Quote:> Question: Does Linux in its current form work? More specifically, what is
> the tweak time to run time ratio?. I'm looking (praying) for a an 'non
> Microsoft' OS to 'de-willy' one or both home systems and, understand
> Linux to be the only viable contender (Apple doesn't count sine MS owns a
> notable slice) however, the pre*ly technical nature of most
> threads is a bit worrisome for a 'standard' plug and play centered
That's not a dumb question at all.
Tweak- to run-time ratio depends a lot. Most important is your choice
of Linux Distribution, and secondly, what hardware do you run?
If you have any idea what's inside your computers, then it would be
rather easy to check to see if any major problems are known with your
hardware. If no major problems are known, install should be a breeze,
and tweaking should be minimal.
Of course, the amount of *optional* tweaking you can do on a Linux
system is practically infinite, ranging from changing a desktop theme
to actually diving in and doing some programming. That's what you
usually see when a technical thread is going on, with the exception of
Good choices for a first distro would be:
1. SuSE. No free download, but an FTP net install instead. The boxed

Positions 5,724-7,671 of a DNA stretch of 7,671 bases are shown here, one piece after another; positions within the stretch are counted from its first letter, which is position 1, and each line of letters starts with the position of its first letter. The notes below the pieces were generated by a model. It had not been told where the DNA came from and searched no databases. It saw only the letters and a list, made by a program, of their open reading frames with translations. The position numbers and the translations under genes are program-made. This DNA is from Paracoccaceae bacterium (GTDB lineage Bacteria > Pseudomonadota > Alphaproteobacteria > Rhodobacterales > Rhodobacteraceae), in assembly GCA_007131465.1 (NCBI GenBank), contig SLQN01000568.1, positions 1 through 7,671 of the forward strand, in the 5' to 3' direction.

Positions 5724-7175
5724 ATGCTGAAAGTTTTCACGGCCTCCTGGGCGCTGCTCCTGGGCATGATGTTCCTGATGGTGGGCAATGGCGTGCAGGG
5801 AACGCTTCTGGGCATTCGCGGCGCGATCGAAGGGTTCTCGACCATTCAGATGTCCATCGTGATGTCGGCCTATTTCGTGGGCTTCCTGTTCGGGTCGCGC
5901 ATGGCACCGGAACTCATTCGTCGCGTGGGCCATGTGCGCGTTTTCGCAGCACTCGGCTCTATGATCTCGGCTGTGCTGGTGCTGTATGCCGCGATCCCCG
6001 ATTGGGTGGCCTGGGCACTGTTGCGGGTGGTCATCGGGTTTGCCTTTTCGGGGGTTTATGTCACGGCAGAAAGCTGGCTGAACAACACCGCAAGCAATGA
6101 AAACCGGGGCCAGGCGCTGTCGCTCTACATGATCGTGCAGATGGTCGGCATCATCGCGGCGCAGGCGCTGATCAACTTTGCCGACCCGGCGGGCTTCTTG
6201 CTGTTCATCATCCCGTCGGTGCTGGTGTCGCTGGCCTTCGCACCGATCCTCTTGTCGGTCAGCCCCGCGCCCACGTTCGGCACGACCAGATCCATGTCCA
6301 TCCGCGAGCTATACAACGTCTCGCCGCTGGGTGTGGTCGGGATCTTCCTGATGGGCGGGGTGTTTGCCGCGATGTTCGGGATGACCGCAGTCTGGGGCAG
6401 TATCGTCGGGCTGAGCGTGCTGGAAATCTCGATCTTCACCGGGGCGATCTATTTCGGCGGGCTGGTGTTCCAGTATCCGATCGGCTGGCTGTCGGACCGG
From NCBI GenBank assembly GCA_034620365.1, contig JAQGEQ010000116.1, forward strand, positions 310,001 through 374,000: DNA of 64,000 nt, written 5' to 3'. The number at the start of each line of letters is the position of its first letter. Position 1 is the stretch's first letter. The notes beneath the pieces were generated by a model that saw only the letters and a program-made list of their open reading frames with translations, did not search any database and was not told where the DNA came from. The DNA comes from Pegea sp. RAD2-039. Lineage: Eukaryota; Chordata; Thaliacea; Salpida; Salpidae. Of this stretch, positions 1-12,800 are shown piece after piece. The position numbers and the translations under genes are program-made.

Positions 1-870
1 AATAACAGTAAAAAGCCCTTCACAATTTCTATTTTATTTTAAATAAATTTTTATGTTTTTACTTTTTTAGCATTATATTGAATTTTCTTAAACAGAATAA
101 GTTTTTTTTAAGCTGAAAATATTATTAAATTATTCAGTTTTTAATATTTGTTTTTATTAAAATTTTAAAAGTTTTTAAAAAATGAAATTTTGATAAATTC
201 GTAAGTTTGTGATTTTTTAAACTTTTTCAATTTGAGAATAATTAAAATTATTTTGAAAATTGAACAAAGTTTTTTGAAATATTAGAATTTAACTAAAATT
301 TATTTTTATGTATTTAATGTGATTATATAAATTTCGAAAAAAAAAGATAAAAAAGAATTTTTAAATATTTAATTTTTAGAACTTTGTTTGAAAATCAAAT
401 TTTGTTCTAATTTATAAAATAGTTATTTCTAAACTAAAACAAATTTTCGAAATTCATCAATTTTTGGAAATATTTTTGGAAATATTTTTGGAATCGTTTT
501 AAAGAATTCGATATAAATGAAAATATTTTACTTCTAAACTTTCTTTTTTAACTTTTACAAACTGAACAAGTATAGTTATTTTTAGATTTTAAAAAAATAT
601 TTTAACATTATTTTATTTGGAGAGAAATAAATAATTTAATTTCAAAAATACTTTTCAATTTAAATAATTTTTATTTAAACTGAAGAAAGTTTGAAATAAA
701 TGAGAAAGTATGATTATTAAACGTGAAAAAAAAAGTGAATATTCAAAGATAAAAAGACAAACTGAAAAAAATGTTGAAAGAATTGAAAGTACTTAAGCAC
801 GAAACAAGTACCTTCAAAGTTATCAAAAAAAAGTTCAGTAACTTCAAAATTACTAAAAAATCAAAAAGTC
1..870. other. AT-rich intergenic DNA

set comes with 7 CDs and a DVD full of software, and I'm told the
manuals are nice. System administration is a bit centered on SuSE's
own tools, so simple fixes 'edit this config file' from newsgroups
or websites *might* go awry. OTOH, the tools might be smart enough
to recognise manual edits. Perhaps a SuSE user can chime in here.
2. Mandrake. Doesn't come with the gigantic amount of software SuSE
does. Is otherwise well-known for good hardware detection and a
trouble-free install. The last three major releases however they
also built a reputation for installing bleeding-edge software. This
will give you the newest shiniest stuff, with the attendant
3. Red Hat. Although they concentrate on the corporate market at the
expense of home-users, there distro is known for being a solid
all-around offering. They have their idiosyncracies, but otherwise
not a bad distro at all. Perhaps their strength is also their
damning point: they're all-round, so there is nothing that they
really excel at. OTOH, if something works, it will usually work
well on Red Hat.
These are the 3 majors. There are a few minor distros that cater to
the new user (Lycoris, Xandros), but I don't know how good they are.
"It is not funny that a man should be killed,
but it is sometimes funny that he should be killed for so little,
and that his death should be the coin of what we call civilization."
Raymond Chandler - The Simple Art Of *